Compassionate leave is just one of many types of leave that most employers offer their employees. Leave from work falls into two categories – what you have to provide by law (i.e. statutory compassionate leave) and what you choose to provide through your contracts and policies (employer offered leave).
It’s important that employers understand what leave they must provide. Businesses can also take a strategic view on what they want to provide to their employees in addition to statutory minimum requirements.
Statutory leave entitlement
There is a range of statutory leave that employers must provide. This includes annual leave, family leave such as maternity, paternity, adoption and parental leave, and time off for public duties. A handy list can be found here. These entitlements form a floor of rights but in practice more is often offered. A good example is statutory holiday entitlement. The Working Time Regulations provide employees with a minimum of 28 days (including bank holidays); however, many employers offer more days than this.
The reality of statutory compassionate leave
Technically, there’s no such thing legally as ‘compassionate leave’. It’s a term that we use to describe time off provided to employees following either a bereavement or to deal with difficult life situations. There is, however, a statutory right to ‘time off for dependants’. This is a fairly limited right, allowing employees to have ‘reasonable’ time off to deal with a family-related emergency.
There’s no clear definition of what is reasonable; it all depends on the circumstances. There is no requirement for employers to pay employees for this time off. The aim of the leave is to give employees time to put new arrangements in place, such as to find new childcare. So leave is typically a maximum of one or two days. If the employee still needs more time, it is usually up to them to take additional leave, typically from their holiday entitlement.
Having effective policies around leave can really make a difference to employees. You can choose to offer the statutory minimum (which in some cases could be no leave at all). Or, you can choose to put more generous policies in place that will assist your employees during some of their most challenging times. This can also help to make you a more attractive place to work.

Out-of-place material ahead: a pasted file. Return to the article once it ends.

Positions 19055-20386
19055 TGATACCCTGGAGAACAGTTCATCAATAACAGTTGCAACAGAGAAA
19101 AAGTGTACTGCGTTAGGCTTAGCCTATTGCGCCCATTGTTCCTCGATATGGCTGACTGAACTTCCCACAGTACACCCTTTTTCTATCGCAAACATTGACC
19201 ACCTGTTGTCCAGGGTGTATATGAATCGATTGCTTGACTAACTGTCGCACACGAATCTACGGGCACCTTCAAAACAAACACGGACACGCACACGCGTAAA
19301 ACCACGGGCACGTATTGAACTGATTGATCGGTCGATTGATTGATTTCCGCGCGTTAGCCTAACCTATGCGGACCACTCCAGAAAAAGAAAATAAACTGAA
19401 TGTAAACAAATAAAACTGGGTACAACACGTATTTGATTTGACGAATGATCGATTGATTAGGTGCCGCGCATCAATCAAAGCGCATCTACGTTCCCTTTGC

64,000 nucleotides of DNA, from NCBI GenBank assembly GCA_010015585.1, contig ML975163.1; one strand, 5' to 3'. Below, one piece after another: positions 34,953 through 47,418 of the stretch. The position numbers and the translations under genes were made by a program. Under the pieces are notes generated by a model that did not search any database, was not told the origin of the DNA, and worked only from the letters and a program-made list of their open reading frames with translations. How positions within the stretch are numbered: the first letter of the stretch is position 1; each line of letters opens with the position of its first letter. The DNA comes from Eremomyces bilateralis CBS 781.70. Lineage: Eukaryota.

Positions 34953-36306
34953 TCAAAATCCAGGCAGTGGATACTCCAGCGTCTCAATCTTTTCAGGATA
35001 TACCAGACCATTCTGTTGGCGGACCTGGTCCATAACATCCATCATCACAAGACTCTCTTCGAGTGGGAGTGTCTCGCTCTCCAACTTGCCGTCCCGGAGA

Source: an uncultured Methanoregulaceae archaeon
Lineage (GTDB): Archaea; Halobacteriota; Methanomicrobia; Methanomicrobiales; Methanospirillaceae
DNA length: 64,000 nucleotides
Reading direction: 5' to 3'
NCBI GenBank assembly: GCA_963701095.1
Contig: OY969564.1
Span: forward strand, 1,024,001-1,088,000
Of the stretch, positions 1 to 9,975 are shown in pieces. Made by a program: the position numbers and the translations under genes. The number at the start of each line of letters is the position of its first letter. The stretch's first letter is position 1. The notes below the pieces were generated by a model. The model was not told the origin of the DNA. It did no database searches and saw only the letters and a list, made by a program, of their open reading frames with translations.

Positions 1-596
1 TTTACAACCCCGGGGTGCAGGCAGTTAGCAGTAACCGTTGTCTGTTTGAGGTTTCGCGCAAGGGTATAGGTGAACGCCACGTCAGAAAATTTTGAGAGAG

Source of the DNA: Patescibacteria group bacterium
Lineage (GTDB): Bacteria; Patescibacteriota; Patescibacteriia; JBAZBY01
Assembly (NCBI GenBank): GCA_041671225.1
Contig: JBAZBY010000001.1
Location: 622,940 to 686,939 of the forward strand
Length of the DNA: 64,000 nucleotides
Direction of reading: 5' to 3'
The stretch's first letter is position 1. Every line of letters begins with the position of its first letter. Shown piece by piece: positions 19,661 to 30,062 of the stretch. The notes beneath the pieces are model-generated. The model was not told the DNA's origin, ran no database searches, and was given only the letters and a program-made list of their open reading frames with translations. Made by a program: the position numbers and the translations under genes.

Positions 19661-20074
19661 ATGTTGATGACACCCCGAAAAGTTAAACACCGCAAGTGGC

What is good practice for compassionate leave?
A typical compassionate leave policy will provide one day’s leave for staff to attend the funeral of a relative. This usually extends up to five days’ leave for close relatives such as parents, spouses or children. Some policies will go further and provide up to two weeks.
Grant compassionate leave in context
Whatever leave amount you choose to set, discretion is important when it comes to applying your policy. When a death takes place abroad or your employee has additional responsibilities in relation to a death (such as being an executor of a will) they may need more time to deal with these practicalities. There are some bereavements that mean an employee may not be ready to return to work after five days, such as the death of a child. Let managers know that they can use their discretion to do what is right in the circumstances.
Manage compassionate leave sensitively
It’s also important that managers don’t judge – every family relationship is different. Some people may have been raised by their grandparents. Others will be closer to a step-parent. When it comes to compassionate leave, the key word is compassion. Don’t quibble about what defines a close family relationship.
The employee’s word is proof
Unless you really need to, don’t ask for proof of a death. Some organisations require sight of a death certificate before they’ll pay compassionate leave. This is additional bureaucracy that someone recently bereaved really doesn’t need.
Provide for each instance
It’s also important that leave is provided for each situation and not on an annual basis. Some people might be unfortunate enough to experience more than one bereavement in a year. It isn’t a great employee experience to be told that you have used up all your leave during your first bereavement.
Effective compassionate leave policies are good for employee experience and will help you to engage and retain your best people. Check your policy against our good practice guide today.
Note: Readers should be aware that from 2020, employees who experience the loss of a child under the age of 18 will be legally entitled to two weeks paid leave. This will be a ‘day one’ right, meaning employees will be entitled to it from the beginning of their employment.
About the author
Gemma Dale is an experienced HR Director, a Chartered Fellow of the CIPD. She is also a regular speaker and writer on a variety of HR topics, including employee engagement and social media. She currently runs The Work Consultancy, where she writes about how to work towards getting the most effective people policies for your organisation.